Greater Washington DC Area Local Foods Movement


What is Community Supported Agriculture?


The  Robyn Van En Center for CSA Resources  defines Community Supported Agriculture as a relationship of mutual support and commitment between local farmers and community members who pay the farmer an annual membership fee to cover the production costs of the farm.

The goals of CSA support a sustainable agriculture system which...

-provides farmers with direct outlets for farm products and ensures fair compensation

-encourages proper land stewardship by supporting farmers in transition toward low or no chemical outputs

-strengthens local economies by keeping food dollars in local communities
-directly links producers with consumers allowing people to have a personal connection with their food and the land on which it was produced
-makes nutritious, affordable, wholesome foods accessible and widely available to community members


Expanding Local Markets: New Rules Project

"As farmers experience ever declining incomes, many have turned to directly selling their products in local markets. Expanding local markets for agricultural products connects producers directly with consumers, increasing farmers' incomes by eliminating the middleperson. Food and dollars stay in town, transportation costs are minimized, and a connection between farmers and the community is fostered. Using farmers markets, community supported agriculture, and new state marketing and inspection programs, a new turn towards local markets has begun. As these markets expand, local food systems are being rebuilt to replace the centralized, corporate ones currently in place. Below are the rules and trends that are driving such a transition."  

This is just one of many sections on the New Rules Project.  Click Here to learn more about the New Rules Project.


Food Security

The benefits of caring about food security are numerous and cover spectra including our families, our communities, the environment, the world economy, and our health.

The methods currently used for growing and gathering food can affect the environment in many ways.For example, in some areas:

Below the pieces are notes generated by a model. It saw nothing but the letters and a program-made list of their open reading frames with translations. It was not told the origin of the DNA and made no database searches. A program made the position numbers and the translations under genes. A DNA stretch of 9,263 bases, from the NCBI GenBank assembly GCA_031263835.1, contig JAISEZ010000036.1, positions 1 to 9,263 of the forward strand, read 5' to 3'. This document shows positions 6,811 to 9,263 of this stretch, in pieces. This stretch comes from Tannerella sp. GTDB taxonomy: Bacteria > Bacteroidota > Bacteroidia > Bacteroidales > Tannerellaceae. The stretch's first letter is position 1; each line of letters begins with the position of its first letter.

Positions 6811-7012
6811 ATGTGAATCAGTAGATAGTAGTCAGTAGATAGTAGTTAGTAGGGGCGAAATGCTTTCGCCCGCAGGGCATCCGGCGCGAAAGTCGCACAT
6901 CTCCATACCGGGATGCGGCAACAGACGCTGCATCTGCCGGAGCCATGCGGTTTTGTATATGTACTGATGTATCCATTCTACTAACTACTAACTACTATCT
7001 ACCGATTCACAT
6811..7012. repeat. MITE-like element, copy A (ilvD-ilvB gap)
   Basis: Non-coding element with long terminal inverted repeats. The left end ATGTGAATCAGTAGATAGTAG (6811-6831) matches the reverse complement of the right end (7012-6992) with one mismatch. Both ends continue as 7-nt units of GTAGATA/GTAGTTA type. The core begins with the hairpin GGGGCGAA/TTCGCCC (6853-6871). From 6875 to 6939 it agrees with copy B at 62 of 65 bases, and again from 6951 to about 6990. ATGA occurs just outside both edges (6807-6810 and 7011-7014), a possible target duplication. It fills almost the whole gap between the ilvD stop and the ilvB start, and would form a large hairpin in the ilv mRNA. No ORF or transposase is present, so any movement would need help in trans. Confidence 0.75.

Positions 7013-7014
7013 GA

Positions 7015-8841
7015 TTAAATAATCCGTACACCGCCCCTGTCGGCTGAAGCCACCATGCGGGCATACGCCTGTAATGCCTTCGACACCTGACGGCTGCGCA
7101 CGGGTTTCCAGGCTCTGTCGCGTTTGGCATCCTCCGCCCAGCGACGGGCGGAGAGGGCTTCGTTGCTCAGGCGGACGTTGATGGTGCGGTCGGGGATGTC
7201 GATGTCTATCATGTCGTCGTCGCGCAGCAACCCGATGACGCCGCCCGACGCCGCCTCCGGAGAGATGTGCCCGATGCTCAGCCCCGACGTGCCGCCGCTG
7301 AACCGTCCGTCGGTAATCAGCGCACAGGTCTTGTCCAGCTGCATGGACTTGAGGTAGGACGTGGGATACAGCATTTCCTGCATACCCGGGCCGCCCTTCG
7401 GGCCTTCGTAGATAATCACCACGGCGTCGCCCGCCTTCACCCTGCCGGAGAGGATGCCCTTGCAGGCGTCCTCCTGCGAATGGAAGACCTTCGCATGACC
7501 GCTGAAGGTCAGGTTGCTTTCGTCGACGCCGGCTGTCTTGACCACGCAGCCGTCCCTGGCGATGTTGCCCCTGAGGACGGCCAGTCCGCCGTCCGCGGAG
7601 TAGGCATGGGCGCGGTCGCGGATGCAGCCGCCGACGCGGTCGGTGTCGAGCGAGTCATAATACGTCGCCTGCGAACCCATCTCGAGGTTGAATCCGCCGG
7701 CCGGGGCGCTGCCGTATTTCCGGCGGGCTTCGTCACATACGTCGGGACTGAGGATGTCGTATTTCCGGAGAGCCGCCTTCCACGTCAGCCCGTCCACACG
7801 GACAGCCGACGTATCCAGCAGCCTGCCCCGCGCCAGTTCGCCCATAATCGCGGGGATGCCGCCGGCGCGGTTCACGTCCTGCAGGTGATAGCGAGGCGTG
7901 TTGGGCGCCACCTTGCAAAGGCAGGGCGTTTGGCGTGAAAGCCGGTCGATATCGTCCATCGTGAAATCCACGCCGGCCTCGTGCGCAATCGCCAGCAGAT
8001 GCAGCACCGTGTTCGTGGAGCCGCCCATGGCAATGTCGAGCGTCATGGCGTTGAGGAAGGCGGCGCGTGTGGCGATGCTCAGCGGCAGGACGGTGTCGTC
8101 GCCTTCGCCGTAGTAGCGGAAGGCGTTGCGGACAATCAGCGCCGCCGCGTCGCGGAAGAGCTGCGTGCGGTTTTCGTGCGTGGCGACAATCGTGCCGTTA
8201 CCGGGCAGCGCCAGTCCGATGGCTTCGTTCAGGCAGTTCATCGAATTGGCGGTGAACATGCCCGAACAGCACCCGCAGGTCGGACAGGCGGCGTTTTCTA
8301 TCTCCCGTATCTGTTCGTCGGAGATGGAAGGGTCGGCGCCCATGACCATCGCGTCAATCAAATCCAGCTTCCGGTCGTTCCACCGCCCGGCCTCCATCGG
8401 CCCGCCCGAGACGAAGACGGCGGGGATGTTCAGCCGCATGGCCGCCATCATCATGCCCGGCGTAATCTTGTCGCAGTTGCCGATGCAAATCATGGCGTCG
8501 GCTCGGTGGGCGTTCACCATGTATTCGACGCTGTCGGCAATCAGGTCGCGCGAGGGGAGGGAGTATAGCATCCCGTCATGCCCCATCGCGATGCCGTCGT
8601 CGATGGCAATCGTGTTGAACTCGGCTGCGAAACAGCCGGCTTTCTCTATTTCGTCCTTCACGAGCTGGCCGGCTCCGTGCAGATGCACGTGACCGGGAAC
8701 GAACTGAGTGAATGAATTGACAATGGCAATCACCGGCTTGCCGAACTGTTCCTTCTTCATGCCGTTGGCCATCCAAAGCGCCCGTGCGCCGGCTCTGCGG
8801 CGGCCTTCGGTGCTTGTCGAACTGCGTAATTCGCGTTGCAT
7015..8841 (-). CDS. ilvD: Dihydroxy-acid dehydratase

• There is a loss of natural vegetation.
  • Fish stocks are running out
  • Some kinds of plants are being wiped out.
  • The quality and amount of land available for growing food is declining.
  • Topsoil - the living fertile part of the soil - is blowing and washing away.
  • Pesticides and bacteria (for example, E. Coli) are contaminating our water supplies and adding toxins to the air we breathe.
  • The traditional food sources of Aboriginal and Innu communities are being contaminated and many are even being wiped out.
  • The oil and gas used to transport food long distances contributes to poorer air quality.

To learn more about the benefits of food security,  click here to view "Thought about Food?" a workbook on Food Security & Influencing Policy.


Problems with US agribusiness and beef and poultry suppliers:

  1. Concentrates market share among a small handful of firms, removing price and discipline along with supply chain through vertical integration, resulting in uncompetitive markets that will ultimately hurt consumers and producers alike.
  2. Creates environmental disaster through excessive pesticide use, soil erosion, genetic engineering, monoculture, and concentration of animal waste.
  3. Eliminates the livelihoods of small producers in the US, using government subsidies, and monopoly power to price sustainable products out of the market.
  4. Endangers the public health of communities and consumers through food-borne diseases, chemical residues and the potentially harmful effects of irradiation.


Sustainable Farming

The word "sustain," from the Latin sustinere (sus-, from below and tenere, to hold), to keep in existence or maintain, implies long-term support or permanence.  As it pertains to agriculture, sustainable describes farminsg systems that are capable of maintaing their productivity and usefulness to society indefinitely.  Such systems...must be reosource-conserving, socialy supportive, commercially competitive, and environmentally sound." 

*[John Ikerd, as quoted by Richard Duesterhaus in "Sustainability's Promise,"  Journal of Soil and Water  Conservation (Jan - Feb 1990) 45 (1): p 4 NAL Call #56.8 J822].

"Sustainable agriculture" was addressed by Congress in the 1990 "Farm Bill" [Food, Agriculture, Conservation, and Trade Act of 1990 (FACTA), Public Law 101-624, Title XVI, Subtitle A, SEction 1603 (Government Printing Office, Washington, DC, 1990)  NAL Call #KF1692.A31 1990].  Under that law, "the term sustainable agriculture means an integrated system of plant and animal production practices having a site-specifi application that will, over the long term:

  • Satisfy human food and fiber needs
  • Enhance environmental quality and the natural resource base upon which the agricultural economy depends
  • Make the most efficient use of nonrenewable resources and on-farm resources and integrate, where appropriate, natural biological cycles and controls.
  • Sustain the economic viability of farm operations
  • Enhance the quality of life for farmers and society as a whole."

Click Here to review more about the National Catholic Rural Life Conference and its policies and standards.


Additional Resources

The following is a list of various websites that cover topics about the Local Foods and Slow Food movements

Eating Fresh

Food Routes

Local Harvest

Natural Choice Directory

New American Dream

Slow Food USA

Stevens County Extension Community Engagement

Worldwatch Institute